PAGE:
Appa was religious and had immense faith in the Almighty. After he met with the tragic accident we were very very angry with God. Circumstances they say change a person. Me and my two sisters started questioning so many things. After facing the turmoil and tough times along with Amma, we in a way have become less emotional when we see people cribbing for trivial issues. We started questioning some of the superstitious rituals that are followed. Yes, maybe people think that we are outspoken and not as submissive as girls are expected to be.
Appa passed away within six months of my marriage. It was a big blow. Newly wed girls normally celebrate all the festivals with so much enthusiasm within the first year of marriage . Somewhere the looking forward to celebrate festivals lost charm within me. He could never play with his grandkids too.
It took time to come out of it. I still have a letter that I wrote to him in heaven , a year or two after he left us informing him about how we are dealing with life without him. I realized that at least I could enjoy and experience the relation of a father till my early twenties. There are so many in this world who might not be as fortunate as I was . I reconciled myself taking it as God’s plan.
Memories are finally what is left behind . Thankyou God for blessing me with such lovely parents. I firmly believe that my Appa is blessing and guiding me in each and every step in life. I hold him close within my heart and he will remain there to walk with me throughout my life until we meet again.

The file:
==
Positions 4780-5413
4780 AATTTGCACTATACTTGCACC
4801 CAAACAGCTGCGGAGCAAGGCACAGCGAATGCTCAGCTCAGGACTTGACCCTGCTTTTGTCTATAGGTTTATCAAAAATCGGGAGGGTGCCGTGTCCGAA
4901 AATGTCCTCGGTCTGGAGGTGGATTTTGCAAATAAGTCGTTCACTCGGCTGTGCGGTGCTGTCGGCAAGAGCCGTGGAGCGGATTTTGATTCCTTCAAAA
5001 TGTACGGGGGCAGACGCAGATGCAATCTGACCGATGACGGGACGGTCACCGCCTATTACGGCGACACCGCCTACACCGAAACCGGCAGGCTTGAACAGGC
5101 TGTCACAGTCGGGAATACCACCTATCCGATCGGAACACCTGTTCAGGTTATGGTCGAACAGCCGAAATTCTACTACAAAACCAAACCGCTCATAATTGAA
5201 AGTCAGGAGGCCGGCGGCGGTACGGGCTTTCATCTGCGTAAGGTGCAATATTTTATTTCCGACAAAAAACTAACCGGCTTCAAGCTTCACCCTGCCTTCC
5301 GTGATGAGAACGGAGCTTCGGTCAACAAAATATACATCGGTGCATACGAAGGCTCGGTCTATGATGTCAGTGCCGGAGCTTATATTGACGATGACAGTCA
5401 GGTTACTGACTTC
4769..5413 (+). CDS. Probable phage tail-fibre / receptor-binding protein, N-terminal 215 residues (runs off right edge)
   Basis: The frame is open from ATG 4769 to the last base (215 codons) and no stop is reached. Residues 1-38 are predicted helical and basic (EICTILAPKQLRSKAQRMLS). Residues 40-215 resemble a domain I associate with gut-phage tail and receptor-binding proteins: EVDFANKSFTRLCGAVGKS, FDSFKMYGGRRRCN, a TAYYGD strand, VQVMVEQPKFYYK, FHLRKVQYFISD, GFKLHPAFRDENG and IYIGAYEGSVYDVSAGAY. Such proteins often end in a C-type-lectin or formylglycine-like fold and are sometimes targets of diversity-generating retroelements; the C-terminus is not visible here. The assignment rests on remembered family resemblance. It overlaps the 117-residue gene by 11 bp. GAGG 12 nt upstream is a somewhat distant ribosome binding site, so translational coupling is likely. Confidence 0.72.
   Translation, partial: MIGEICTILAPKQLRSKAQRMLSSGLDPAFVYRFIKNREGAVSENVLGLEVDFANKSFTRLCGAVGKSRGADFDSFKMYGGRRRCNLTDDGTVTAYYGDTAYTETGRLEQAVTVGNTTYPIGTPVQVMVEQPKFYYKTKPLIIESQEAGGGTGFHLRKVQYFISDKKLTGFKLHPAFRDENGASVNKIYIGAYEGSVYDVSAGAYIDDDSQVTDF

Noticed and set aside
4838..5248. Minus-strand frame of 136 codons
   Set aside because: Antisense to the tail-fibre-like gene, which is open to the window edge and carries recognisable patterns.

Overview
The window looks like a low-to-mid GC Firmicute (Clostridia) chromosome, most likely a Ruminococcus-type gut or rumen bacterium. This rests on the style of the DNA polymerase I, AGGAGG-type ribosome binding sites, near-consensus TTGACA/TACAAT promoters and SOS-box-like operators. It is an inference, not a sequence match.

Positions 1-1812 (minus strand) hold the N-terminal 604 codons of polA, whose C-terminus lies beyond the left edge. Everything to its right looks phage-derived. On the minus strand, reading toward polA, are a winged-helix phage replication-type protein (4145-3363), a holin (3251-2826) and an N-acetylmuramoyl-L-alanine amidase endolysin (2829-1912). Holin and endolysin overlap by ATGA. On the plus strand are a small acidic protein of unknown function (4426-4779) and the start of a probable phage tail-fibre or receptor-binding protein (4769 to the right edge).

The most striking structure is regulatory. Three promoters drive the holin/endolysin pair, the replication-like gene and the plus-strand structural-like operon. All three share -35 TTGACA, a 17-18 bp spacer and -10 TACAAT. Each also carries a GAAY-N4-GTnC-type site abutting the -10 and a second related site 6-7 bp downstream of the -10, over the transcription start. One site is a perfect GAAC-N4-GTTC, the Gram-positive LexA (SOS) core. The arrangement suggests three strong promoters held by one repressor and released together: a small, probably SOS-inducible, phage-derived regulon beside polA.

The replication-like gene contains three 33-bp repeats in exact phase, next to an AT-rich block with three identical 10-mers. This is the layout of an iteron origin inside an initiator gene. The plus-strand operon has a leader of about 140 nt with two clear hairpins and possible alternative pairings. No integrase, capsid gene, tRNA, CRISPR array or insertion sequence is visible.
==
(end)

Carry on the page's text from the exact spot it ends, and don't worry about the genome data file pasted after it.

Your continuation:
Amma, with Mother’s day approaching I am remembering you all the more . This year will be my first Mother’s day after you have reached your final resting place to join Appa in your heavenly abode . Thankyou Amma for giving us a wonderful childhood, memories, moments to cherish, education, teaching Sanskrit shlokas , introducing us to the world of stories and storybooks and values. Children learn watching their parents and we surely as kids absorbed many things like a sponge during the growing up years.
You gave us the freedom to express our thoughts even if we differed in our thoughts on some issues and had diametrically opposite views at times . This opportunity to air our views and to agree to disagree philosophy is something I simply love and respect about you.
I say this specially because I have seen some people of my generation not being given this opportunity when it comes to talking to their parents . They call this respect and love . I call this respect and love accompanied by fear ( my personal opinion).
For every child their mother is the best cook in the world. You always made sure that you prepared dishes that your children relish even if it meant making an extra effort since with age/ health issues your likes/dislikes/ preferences for something could have changed.
You were so fond of cooking and knitting sweaters for your children and grandchildren. I never managed to learn these two forms of art with the same passion as yours ( and I don’t regret it too ). You agreed that nature and degree of interests could vary from person to person and also from one generation to another.
Cooking is something which I learnt after marriage and since you were always a phone call away I could always trouble you anytime and ask for recipes and tips before the “you tube “and “google maharaj” made their entry. The practical tips always have been so handy which the books /videos / google maharaj would seldom specify.